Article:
Вы находитесь на странице: 1из 5

J Supercond Nov Magn (2012) 25:1907–1911

DOI 10.1007/s10948-012-1510-8


Characterization and Magnetic Properties of Nanoparticle

Ni1−x Znx Fe2 O4 Ferrites Prepared Using Microwave Assisted
Combustion Method
Manoj M. Kothawale · R.B. Tangsali · G.K. Naik ·
J.S. Budkuley

Published online: 18 March 2012

© Springer Science+Business Media, LLC 2012

Abstract Nanoparticle Ni1−x Znx Fe2 O4 (x = 0.35, 0.45) 1 Introduction

samples were prepared successfully via microwave assisted
combustion method. Synthesis of nanosize materials at a low Spinel ferrites are technologically important class of mag-
temperature using a domestic microwave oven is the unique netic oxides because of their magnetic properties, high elec-
feature of this method and is being tried for the first time to trical resistivity, low eddy current and low dielectric loss,
produce NiZn ferrites. Single-phase formation of the sam- high Curie temperature, high permeability, etc. [1]. Among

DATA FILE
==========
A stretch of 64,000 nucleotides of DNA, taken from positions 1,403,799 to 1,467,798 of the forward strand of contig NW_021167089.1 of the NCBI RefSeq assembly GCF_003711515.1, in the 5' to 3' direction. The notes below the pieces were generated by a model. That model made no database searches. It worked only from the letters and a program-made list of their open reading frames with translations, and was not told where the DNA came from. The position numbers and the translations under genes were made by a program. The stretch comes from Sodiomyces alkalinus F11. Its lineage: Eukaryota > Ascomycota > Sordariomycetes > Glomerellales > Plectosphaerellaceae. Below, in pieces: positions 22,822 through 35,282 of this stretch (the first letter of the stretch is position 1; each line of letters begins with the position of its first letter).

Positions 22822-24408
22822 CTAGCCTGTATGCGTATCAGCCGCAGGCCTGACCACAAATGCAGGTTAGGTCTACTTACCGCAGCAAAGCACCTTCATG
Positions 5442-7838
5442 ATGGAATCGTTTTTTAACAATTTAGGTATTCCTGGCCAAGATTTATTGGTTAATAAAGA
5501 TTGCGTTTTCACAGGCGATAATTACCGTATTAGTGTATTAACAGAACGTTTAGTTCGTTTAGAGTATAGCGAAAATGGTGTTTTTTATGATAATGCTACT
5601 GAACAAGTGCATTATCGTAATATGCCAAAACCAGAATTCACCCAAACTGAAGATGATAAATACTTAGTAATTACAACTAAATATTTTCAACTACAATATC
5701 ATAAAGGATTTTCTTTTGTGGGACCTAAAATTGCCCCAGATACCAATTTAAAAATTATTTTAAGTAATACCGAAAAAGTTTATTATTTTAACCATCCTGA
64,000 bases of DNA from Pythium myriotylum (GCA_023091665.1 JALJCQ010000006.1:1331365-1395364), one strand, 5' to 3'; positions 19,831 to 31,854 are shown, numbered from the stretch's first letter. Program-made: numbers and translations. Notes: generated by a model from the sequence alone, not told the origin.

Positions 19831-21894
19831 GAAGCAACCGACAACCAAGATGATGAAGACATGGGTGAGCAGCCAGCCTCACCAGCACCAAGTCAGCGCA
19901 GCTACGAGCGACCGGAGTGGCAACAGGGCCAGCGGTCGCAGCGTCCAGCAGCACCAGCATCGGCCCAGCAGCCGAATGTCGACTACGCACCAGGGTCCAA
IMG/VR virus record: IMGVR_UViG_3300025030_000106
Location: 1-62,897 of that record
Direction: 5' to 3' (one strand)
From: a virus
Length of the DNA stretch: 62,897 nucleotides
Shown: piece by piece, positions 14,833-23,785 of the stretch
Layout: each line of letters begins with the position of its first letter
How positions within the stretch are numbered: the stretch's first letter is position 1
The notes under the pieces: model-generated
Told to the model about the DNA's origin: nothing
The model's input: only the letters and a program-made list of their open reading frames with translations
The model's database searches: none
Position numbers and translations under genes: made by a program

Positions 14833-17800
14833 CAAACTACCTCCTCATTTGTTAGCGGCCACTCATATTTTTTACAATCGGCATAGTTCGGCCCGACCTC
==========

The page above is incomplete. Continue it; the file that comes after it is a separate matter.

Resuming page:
ples was confirmed from X-ray analysis and IR spectrum. the soft ferrites, Ni-Zn ferrites are of commercial importance
XRD data reveals that lattice parameter increases with Zn due to their high frequency applications in different devices
content ‘x’. Particle sizes calculated from XRD analysis are such as radio frequency coils, transformer cores, etc. [2].
in good agreement with TEM results. Extent of spin cant- Owing to impact of fine particles on properties of Ni-Zn fer-
ing at octahedral B-site is deduced from Yafet–Kittel angles. rites and considering its possible consequent effects on the
Surface properties and reduced particle size affects the Curie technological applications, synthesis of solids possessing
temperature. desired structures, stoichiometry and properties continues to
be a real challenge for researchers. Various wet chemical
Keywords Ni–Zn ferrites · XRD · TEM · Magneton methods involving synthesis of metal and mixed metal ox-
number · Saturation magnetization · Curie temperature ides using metal hydrazine complexes of oxalate, malonate,
succinate, maleate, tartrate, and fumarate, etc. have been de-
veloped [3]. In the present paper, it is decided to do study